Facebook mum as WhatsApp founder departs over data concerns
In another blow to Facebook, WhatsApp founder and Facebook board member Jan
Koum is leaving.
The apparent reason for the split is a culture clash surrounding
encryption, data and privacy stemming from Facebook’s attempts to monetize
its acquisition of Koum’s messaging app.
The independence and protection of its users’ data is a core tenet of
WhatsApp that Koum and his co-founder, Brian Acton, promised to preserve
when they sold their tiny start-up to Facebook. It doubled down on its
pledge by adding encryption in 2016. The clash over data took on additional
significance in the wake of revelations in March that Facebook had allowed
third parties to mishandle its users’ personal information.
Koum announced his departure in a Facebook post:
Facebook’s Mark Zuckerberg replied to the post with a comment:
Jan: I will miss working so closely with you. I’m grateful for everything
you’ve done to help connect the world, and for everything you’ve taught me,
including about encryption and its ability to take power from centralized
systems and put it back in people’s hands. Those values will always be at
the heart of WhatsApp.
Koum’s departure is significant for Facebook, which has been reeling after
revelations that it had allowed Cambridge Analytica access to user
information without consent during U.S. elections in 2016.
[WEBCAST: Prepare, protect and promote your organization and brand in a climate of crisis.]
The Washington Post
Koum’s exit is highly unusual at Facebook. The inner circle of management,
as well as the board of directors, has been fiercely loyal during the
scandals that have rocked the social media giant. In addition, Koum is the
sole founder of a company acquired by Facebook to serve on its board. Only
two other Facebook executives, Zuckerberg and Chief Operating Officer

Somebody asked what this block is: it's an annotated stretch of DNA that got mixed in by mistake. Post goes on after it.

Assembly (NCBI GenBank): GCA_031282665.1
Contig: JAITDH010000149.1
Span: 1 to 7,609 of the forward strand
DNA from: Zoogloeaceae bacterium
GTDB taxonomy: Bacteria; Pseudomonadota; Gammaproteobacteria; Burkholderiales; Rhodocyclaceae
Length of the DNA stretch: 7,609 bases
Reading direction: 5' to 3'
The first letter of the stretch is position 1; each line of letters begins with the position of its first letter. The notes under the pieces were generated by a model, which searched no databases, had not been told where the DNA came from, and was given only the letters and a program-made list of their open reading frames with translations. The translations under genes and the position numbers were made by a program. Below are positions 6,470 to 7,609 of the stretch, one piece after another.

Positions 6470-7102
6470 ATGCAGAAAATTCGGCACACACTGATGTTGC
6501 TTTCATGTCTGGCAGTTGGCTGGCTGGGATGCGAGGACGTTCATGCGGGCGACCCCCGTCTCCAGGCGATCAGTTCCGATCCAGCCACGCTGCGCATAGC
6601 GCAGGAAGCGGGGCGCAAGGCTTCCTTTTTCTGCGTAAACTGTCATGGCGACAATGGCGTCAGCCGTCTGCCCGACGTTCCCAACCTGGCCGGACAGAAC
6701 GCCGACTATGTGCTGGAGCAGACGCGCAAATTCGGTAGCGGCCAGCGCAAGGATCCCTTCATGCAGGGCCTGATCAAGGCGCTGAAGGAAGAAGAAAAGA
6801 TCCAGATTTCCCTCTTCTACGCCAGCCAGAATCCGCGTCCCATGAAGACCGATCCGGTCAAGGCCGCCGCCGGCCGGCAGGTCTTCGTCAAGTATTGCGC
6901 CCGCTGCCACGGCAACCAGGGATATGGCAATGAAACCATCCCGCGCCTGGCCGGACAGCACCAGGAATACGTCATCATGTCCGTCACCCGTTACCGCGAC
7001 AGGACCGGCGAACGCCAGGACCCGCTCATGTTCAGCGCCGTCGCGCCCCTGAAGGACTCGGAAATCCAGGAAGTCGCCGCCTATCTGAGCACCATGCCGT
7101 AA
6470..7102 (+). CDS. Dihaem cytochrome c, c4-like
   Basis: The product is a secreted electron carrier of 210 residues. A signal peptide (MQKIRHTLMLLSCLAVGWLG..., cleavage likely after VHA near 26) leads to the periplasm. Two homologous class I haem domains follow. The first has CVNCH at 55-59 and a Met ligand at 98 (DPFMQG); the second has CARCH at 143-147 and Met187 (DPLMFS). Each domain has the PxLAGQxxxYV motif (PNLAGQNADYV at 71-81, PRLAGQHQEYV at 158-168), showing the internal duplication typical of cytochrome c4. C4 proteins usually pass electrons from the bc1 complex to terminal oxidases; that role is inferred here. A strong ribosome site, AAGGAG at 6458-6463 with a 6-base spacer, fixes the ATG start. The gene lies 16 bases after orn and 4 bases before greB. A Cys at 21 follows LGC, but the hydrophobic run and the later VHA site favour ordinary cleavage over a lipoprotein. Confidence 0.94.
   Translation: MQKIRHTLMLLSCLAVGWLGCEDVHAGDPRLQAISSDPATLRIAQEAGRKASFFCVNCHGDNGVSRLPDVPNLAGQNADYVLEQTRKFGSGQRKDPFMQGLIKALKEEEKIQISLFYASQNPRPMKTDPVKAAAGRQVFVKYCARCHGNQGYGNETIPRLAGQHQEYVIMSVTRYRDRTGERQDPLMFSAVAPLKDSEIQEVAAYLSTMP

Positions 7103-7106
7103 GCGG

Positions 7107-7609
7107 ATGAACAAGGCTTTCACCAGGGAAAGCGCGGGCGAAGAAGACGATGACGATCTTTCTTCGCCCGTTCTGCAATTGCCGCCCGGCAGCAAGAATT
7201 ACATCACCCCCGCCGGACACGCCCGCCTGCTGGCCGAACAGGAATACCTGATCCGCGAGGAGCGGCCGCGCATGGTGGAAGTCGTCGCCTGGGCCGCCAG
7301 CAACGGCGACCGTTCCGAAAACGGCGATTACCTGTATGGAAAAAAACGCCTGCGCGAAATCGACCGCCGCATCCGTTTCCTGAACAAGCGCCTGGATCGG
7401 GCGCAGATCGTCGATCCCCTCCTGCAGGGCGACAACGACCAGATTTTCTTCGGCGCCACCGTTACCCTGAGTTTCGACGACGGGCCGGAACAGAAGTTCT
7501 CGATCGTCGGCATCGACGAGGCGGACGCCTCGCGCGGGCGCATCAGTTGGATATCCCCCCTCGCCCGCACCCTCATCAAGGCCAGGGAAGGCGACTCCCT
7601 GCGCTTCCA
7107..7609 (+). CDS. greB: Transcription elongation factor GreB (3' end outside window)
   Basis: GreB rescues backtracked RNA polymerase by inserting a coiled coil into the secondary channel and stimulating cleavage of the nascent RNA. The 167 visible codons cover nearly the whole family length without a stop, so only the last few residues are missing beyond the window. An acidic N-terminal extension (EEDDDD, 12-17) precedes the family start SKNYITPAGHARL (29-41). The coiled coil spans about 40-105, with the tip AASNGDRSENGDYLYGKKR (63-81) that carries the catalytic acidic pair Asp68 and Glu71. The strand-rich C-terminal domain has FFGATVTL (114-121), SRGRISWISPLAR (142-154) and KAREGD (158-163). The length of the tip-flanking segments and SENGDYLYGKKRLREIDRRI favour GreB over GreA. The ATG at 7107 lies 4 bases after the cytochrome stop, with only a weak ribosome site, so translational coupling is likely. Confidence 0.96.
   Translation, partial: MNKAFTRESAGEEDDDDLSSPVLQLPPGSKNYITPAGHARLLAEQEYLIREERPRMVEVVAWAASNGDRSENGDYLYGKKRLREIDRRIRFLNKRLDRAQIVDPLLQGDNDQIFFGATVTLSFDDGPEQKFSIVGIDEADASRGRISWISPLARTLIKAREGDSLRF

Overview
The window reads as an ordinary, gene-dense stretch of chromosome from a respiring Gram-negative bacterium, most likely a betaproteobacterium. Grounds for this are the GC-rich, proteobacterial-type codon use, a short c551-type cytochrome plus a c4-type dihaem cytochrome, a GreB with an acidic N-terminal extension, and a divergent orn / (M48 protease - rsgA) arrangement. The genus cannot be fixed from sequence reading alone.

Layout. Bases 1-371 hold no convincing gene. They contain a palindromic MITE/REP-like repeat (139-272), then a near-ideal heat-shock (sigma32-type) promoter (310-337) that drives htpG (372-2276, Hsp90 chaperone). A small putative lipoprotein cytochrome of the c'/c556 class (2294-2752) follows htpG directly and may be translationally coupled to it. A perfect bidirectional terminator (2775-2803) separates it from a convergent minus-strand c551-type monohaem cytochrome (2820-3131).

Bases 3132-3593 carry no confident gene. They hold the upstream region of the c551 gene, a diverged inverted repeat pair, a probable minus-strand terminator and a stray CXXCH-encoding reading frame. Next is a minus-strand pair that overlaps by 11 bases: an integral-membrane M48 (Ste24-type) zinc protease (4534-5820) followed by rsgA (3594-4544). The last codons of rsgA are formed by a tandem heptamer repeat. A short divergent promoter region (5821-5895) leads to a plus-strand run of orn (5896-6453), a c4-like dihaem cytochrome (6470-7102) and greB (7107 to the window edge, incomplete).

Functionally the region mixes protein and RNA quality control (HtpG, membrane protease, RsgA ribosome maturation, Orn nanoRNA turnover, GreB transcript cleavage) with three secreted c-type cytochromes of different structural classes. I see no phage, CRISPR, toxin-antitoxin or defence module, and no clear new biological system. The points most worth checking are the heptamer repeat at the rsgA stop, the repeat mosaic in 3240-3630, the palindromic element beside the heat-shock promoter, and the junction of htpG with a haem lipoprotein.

Sheryl Sandberg, are members of the board.
Facebook has declined to comment on Koum’s departure but does not dispute
accounts of the internal schism.
Questions remain for the future of WhatsApp. Facebook has tinkered with the
platform, attempting to bring businesses into the loop, launching WhatsApp
for Business, among other developments. With Koum’s departure, users might
expect a weakening of the app’s encryption and the sharing of more user
data with advertisers.
Commentary on multiple fronts
In a guest column for Business Insider titled “WhatsApp cofounder
Jan Koum’s departure from Facebook is cowardly and leaves users in the
lurch,” Shona Gosh wrote: “It takes some gall to sell out your users while
showing off about how many Porsches you can now buy.”
Others applauded Koum for taking a stand. Dan Goldstein, president and owner of Page 1 Solutions, said the move shows Koum’s commitment to privacy.
“I applaud Jan Koum for taking a stand to protect private personal data of customers,” Goldstein says. “This is another ‘slap in Mark Zuckerberg’s face’ that should encourage Facebook to speed up its efforts to strengthen the protection of users’ data. At this point, not only Facebook, but every other major digital platform, should aggressively re-evaluate user privacy safeguards.”
On Twitter, users posited that WhatsApp would suffer under Facebook’s
Get ready for Facebook to turn WhatsApp into the same surveillance shithole as the rest of its empire. The last remaining founder is quitting as Facebook plans to break its promises on privacy, security, and integration with the Borg. https://t.co/SJNCmOBCY8
— DHH (@dhh) April 30, 2018
Some suggested deleting the app:
Now may be a good time to #deleteWhatsApp https://t.co/fmKgoRpqsE
— Volker Weber (@vowe) April 30, 2018
Others shared rival apps to replace WhatsApp:
— Gilles Gravier (@gravax) May 1, 2018
For Facebook, the departure extends the controversy in the wake of the
Cambridge Analytica scandal and Mark Zuckerberg’s testimony before Congress
about the security of user data. Though Facebook may want to project a
façade of security and responsibility, Koum’s departure underscores the
persisting tension between privacy advocates and the company’s business
How would you advise Facebook to respond, PR Daily readers? Is
silence the best option for the company?